limits.conf - configuration file for the pam_limits module
The pam_limits.so module applies ulimit limits, nice priority and number of simultaneous login sessions limit to user login sessions. This description of the configuration file syntax applies to the /etc/security/limits.conf file and *.conf files in the /etc/security/limits.d directory.
The syntax of the lines is as follows:
<domain> <type> <item> <value>
The fields listed above should be filled as follows:
NOTE: group and wildcard limits are not applied to the root user. To set a limit for the root user, this field must contain the literal username root.
Note, if you specify a type of '-' but neglect to supply the item and value fields then the module will never enforce any limits on the specified user/group etc. .
All items support the values -1, unlimited or infinity indicating no limit, except for priority, nice, and nonewprivs. If nofile is to be set to one of these values, it will be set to the contents of /proc/sys/fs/nr_open instead (see setrlimit(3)).
If a hard limit or soft limit of a resource is set to a valid value, but outside of the supported range of the local system, the system may reject the new limit or unexpected behavior may occur. If the control value required is used, the module will reject the login if a limit could not be set.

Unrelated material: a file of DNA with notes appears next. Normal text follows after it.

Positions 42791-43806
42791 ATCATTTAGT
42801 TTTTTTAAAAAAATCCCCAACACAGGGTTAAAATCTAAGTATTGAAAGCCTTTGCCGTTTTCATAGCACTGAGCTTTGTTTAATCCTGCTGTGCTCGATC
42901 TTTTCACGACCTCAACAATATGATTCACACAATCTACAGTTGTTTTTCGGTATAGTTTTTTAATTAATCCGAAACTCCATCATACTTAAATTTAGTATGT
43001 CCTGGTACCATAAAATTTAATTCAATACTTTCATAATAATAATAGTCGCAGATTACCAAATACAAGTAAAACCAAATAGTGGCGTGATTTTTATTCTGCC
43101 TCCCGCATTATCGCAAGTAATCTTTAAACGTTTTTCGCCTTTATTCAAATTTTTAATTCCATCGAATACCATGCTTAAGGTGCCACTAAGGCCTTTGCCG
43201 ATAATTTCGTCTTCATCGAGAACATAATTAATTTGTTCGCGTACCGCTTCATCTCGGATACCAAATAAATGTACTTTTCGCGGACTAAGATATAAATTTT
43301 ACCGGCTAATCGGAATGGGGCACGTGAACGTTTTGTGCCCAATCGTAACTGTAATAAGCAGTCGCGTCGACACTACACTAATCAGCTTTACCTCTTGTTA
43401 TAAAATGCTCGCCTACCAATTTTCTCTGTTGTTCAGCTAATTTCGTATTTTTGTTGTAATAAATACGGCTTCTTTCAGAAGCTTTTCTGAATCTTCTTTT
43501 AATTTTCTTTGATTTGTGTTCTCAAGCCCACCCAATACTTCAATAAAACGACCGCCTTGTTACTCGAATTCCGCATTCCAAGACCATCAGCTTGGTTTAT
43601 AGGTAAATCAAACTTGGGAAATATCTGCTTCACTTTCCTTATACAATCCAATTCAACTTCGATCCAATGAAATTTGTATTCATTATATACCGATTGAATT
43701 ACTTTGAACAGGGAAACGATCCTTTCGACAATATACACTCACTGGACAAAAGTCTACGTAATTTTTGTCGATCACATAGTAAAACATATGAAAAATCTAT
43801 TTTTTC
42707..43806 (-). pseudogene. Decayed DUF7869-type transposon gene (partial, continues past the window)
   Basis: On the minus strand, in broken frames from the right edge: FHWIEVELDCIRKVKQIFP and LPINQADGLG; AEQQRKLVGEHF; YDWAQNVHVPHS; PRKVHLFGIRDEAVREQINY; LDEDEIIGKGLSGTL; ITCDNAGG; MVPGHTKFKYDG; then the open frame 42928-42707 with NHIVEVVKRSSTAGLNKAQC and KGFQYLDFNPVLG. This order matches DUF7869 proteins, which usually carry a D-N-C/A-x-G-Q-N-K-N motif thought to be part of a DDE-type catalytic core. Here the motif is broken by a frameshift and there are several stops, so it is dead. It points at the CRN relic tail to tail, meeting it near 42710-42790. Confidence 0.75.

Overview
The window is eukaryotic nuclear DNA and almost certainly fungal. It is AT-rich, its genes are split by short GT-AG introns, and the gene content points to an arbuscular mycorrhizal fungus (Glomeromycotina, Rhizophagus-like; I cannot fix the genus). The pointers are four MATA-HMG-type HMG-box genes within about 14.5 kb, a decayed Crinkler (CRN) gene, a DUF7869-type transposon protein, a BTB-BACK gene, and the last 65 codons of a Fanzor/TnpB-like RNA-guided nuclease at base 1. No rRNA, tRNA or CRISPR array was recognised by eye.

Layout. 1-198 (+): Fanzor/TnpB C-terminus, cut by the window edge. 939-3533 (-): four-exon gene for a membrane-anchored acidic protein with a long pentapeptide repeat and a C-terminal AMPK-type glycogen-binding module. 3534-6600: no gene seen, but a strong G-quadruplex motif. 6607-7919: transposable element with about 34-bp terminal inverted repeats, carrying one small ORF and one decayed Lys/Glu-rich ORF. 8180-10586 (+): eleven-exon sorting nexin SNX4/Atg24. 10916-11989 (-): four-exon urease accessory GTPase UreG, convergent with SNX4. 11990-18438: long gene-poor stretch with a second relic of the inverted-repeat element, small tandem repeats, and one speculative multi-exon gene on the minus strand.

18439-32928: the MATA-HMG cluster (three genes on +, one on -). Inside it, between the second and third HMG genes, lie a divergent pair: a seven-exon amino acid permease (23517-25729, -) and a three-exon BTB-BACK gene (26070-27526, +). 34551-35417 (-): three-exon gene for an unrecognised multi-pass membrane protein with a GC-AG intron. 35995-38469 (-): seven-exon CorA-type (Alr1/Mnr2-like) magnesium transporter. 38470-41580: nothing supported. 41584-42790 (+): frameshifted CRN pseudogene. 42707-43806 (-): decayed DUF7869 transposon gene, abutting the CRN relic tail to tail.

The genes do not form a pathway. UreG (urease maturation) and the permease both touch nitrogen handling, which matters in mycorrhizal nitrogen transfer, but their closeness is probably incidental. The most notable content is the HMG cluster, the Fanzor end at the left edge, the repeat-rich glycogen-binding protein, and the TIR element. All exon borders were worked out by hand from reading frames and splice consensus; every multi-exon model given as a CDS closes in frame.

In general, individual limits have priority over group limits, so if you impose no limits for admin group, but one of the members in this group have a limits line, the user will have its limits set according to this line.
Also, please note that all limit settings are set per login. They are not global, nor are they permanent; existing only for the duration of the session. One exception is the maxlogin option, this one is system wide. But there is a race, concurrent logins at the same time will not always be detect as such but only counted as one.
In the limits configuration file, the '#' character introduces a comment - after which the rest of the line is ignored.
The pam_limits module does report configuration problems found in its configuration file and errors via syslog(3).
These are some example lines which might be specified in /etc/security/limits.conf.
* soft core 0 root hard core 100000 * hard nofile 512 @student hard nproc 20 @faculty soft nproc 20 @faculty hard nproc 50 ftp hard nproc 0 @student - maxlogins 4 @student - nonewprivs 1 :123 hard cpu 5000 @500: soft cpu 10000 600:700 hard locks 10
pam_limits was initially written by Cristian Gafton <email@example.com>